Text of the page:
On Monday, residents of Madison, Wisconsin attended the 34th Annual “Tribute and Ceremony” Celebration honoring the legacy of Dr. Martin Luther King Jr. Though many attendees may have expected speeches honoring Dr. King or other related activities on this federal holiday, many were perhaps pleasantly surprised to also see the participation of a Latino Youth Orchestra or approximately 20 Ho-Chunk Nation singers and dancers in full regalia.
Dr. Jonathan Overby, from Wisconsin Public Radio, himself of African American and Native Descent, says the complete inclusion of diversity to celebrate Dr. King’s legacy is a “No-brainer.”
“For me personally this is a no-brainer. Dr. King's life and his legacy particularly celebrated inclusion and his vision of inclusivity was very broad. My grandfather was an enslaved Cherokee First Nation American and he married an enslaved woman. That is a part of the fabric of my own background,” Overby said.
During the event, which was produced and hosted by Overby, Stefan Collins, a student at Madison Area Technical College delivered Dr. King’s “I Have A Dream” speech. Dr. Jack E. Daniels was the keynote speaker and performances were given by Milwaukee's Latino Arts String Orchestra and Singers and Dancers from the Ho-Chunk Nation.
“To put on an event like this is an opportunity to see not only what Dr. King represented but how he wanted us all to celebrate our differences and the uniqueness of the ancestors of this country. It is a definite way to illuminate as to what makes this country wonderful. It was important to have the Ho-Chunk Nation there,” Overby said.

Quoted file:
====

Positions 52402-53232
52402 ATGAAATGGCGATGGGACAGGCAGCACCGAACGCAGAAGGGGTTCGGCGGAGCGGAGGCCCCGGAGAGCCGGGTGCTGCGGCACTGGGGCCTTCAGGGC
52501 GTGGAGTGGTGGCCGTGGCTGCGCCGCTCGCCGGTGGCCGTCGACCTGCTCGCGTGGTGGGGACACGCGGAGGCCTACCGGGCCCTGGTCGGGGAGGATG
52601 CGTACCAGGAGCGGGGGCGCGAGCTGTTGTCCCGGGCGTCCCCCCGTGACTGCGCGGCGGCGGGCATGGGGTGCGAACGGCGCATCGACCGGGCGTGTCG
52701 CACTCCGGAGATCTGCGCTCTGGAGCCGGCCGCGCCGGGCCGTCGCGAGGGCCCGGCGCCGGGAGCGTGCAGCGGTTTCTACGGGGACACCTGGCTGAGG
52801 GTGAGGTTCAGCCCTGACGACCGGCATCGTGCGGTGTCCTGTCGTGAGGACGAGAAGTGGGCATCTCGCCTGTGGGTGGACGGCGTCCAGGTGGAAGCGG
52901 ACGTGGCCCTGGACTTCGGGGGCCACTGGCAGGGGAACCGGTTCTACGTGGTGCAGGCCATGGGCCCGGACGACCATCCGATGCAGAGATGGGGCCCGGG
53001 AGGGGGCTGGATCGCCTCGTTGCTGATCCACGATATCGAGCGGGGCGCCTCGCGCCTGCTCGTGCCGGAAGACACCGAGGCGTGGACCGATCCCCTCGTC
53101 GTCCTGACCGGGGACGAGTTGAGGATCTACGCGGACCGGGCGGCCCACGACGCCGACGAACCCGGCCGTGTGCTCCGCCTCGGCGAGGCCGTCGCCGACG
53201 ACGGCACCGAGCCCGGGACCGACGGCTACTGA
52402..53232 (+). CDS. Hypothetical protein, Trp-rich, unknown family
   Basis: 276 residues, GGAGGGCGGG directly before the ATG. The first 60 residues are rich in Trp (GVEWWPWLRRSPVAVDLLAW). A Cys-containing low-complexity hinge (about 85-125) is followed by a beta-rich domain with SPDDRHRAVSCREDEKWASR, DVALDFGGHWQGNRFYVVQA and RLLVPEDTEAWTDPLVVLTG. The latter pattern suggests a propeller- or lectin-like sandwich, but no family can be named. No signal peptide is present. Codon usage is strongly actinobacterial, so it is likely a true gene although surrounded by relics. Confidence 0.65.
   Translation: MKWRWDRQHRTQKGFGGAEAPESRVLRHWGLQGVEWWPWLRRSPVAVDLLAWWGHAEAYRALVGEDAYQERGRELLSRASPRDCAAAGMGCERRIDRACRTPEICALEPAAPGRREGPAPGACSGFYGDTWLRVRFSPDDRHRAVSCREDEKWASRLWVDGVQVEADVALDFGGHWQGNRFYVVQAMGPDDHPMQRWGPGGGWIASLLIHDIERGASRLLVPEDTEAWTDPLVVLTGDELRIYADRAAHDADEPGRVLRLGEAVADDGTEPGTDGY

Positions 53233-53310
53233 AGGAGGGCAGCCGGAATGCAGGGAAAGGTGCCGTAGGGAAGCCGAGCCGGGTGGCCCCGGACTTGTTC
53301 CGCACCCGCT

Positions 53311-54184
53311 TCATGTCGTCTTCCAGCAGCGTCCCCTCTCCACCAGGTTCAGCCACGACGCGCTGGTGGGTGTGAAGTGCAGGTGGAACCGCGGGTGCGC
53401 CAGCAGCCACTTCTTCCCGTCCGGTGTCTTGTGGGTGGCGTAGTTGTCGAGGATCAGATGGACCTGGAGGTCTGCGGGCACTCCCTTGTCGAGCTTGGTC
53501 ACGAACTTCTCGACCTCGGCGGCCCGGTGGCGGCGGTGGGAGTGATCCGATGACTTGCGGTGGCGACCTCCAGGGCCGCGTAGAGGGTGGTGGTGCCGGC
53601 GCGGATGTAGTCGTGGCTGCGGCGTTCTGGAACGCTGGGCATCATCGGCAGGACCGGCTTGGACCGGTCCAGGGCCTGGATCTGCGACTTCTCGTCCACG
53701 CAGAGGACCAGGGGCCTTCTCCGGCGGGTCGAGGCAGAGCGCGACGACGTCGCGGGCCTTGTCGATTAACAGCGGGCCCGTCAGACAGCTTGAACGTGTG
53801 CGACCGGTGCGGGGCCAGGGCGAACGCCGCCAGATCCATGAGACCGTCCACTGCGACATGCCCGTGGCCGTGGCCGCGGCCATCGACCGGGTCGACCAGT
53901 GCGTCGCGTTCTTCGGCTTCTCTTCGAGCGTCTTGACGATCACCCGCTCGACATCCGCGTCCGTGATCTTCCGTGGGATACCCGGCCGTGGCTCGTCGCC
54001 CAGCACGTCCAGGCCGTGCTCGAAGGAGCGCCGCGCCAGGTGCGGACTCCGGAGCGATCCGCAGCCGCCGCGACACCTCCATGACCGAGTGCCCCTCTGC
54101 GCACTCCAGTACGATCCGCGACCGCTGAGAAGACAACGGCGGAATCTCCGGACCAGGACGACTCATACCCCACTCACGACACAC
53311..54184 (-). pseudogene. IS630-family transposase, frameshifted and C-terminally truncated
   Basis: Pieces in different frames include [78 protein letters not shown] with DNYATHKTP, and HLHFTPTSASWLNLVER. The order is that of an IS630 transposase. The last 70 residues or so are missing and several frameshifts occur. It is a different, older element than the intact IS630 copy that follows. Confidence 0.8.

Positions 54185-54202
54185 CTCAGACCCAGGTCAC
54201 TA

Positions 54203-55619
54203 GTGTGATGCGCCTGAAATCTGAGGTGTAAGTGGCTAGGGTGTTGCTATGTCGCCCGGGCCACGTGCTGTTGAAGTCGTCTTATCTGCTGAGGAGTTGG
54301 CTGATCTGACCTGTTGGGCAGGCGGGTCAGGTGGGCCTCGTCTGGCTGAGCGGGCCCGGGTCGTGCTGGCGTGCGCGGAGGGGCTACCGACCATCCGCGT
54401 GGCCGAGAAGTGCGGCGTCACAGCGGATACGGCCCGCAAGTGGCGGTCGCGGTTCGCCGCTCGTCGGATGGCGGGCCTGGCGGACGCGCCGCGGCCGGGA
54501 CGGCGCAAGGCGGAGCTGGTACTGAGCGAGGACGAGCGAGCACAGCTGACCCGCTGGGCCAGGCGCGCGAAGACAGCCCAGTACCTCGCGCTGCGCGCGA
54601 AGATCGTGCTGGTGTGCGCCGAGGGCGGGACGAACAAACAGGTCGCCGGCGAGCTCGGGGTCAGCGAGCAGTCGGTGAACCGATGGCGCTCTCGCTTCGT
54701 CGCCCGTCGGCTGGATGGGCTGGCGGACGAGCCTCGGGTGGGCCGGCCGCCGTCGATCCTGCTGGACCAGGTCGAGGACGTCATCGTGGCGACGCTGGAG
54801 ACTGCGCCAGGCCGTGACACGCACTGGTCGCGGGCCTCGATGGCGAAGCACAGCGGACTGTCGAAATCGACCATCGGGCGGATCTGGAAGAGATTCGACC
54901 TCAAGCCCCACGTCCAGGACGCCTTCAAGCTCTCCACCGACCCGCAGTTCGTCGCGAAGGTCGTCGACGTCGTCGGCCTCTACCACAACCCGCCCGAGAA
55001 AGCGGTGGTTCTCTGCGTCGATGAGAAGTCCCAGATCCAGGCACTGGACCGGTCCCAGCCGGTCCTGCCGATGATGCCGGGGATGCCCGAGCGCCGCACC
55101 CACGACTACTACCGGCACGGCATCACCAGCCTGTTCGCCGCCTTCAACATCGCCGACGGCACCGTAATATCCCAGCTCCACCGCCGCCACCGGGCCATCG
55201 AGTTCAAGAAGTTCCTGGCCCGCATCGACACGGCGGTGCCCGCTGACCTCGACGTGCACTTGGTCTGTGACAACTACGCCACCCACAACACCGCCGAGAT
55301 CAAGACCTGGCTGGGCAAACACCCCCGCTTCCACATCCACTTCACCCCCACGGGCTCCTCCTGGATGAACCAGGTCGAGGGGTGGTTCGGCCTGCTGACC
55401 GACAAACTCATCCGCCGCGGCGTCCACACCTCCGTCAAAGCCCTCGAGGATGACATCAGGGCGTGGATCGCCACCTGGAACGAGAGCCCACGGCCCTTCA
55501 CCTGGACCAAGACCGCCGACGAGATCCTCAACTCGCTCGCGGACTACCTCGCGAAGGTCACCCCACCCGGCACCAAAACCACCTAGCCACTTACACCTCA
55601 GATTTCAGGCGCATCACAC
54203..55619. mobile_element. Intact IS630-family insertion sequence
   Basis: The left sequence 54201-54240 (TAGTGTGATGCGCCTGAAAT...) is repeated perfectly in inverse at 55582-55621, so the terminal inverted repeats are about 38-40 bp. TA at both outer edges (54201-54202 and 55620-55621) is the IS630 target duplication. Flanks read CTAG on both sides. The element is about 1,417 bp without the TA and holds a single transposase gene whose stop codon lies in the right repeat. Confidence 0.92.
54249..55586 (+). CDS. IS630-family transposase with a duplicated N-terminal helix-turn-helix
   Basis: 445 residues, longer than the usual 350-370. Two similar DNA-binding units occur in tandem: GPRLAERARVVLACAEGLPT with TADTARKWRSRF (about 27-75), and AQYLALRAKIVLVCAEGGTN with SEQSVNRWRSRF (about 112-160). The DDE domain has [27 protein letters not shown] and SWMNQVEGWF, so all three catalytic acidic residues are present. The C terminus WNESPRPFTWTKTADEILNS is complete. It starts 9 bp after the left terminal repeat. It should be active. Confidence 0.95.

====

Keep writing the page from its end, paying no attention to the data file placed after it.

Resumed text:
Collin Price, the Public Relations Officer and enrolled member of the Ho-Chunk Nation spoke well of the event which he saw first-hand.
“It was great to see. This was the second year we've done this. The organizer, Dr. Overby has been doing this for a number of years. Last year, he called our office and discussed that this should be about the diversity and celebration of Dr. King's legacy,” Price said.
“Dr. Overby stated he didn't understand why he didn't think to reach to the Native community In Wisconsin considering there are 11 tribes here. So he said he figured he'd give us a call.”
“Last year and this year, we’ve provided a drum and about 20 dancers to participate at this approximate one hour event at the state capital. The Governor, Chairman John Greendeer and other officials in state government were in attendance. It was pretty cool, all of the dancers felt like rock stars taking pictures with everyone,” Price said.
Dr. Overby says celebrating several cultures under one roof was a concept worth remembering.
“The most talked about aspect of this year's event was the recognition that there was an intentional design to bring these groups and these cultures together. This is the only time of year that this happens at the state capitol – in which there is a celebration with so many diverse groups, including the audience members, who are sitting next to each other celebrating gospel music, Indian dancing and an orchestra of Latino kids. It was a powerful, powerful experience.”